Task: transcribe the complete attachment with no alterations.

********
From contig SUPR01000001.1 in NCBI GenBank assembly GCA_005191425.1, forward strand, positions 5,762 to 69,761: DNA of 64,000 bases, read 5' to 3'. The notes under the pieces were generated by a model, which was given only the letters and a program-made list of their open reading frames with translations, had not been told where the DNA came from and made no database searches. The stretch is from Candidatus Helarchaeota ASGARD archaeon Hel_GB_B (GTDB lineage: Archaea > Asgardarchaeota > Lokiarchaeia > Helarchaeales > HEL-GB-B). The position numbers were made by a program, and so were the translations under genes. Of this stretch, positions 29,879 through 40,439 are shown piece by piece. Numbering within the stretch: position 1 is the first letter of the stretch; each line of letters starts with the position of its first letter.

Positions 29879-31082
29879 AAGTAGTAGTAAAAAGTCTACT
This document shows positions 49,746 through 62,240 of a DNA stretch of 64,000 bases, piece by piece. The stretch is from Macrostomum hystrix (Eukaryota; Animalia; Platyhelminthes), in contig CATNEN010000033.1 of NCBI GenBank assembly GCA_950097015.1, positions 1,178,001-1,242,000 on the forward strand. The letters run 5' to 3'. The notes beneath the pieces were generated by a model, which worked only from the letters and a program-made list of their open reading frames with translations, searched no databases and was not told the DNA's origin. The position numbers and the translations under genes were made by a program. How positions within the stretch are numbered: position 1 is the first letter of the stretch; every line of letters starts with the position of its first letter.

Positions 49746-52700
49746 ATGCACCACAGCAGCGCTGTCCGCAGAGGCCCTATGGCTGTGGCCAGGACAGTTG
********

From contig SUPR01000001.1 in NCBI GenBank assembly GCA_005191425.1, forward strand, positions 5,762 to 69,761: DNA of 64,000 bases, read 5' to 3'. The notes under the pieces were generated by a model, which was given only the letters and a program-made list of their open reading frames with translations, had not been told where the DNA came from and made no database searches. The stretch is from Candidatus Helarchaeota ASGARD archaeon Hel_GB_B (GTDB lineage: Archaea > Asgardarchaeota > Lokiarchaeia > Helarchaeales > HEL-GB-B). The position numbers were made by a program, and so were the translations under genes. Of this stretch, positions 29,879 through 40,439 are shown piece by piece. Numbering within the stretch: position 1 is the first letter of the stretch; each line of letters starts with the position of its first letter.

Positions 29879-31082
29879 AAGTAGTAGTAAAAAGTCTACT
This document shows positions 49,746 through 62,240 of a DNA stretch of 64,000 bases, piece by piece. The stretch is from Macrostomum hystrix (Eukaryota; Animalia; Platyhelminthes), in contig CATNEN010000033.1 of NCBI GenBank assembly GCA_950097015.1, positions 1,178,001-1,242,000 on the forward strand. The letters run 5' to 3'. The notes beneath the pieces were generated by a model, which worked only from the letters and a program-made list of their open reading frames with translations, searched no databases and was not told the DNA's origin. The position numbers and the translations under genes were made by a program. How positions within the stretch are numbered: position 1 is the first letter of the stretch; every line of letters starts with the position of its first letter.

Positions 49746-52700
49746 ATGCACCACAGCAGCGCTGTCCGCAGAGGCCCTATGGCTGTGGCCAGGACAGTTG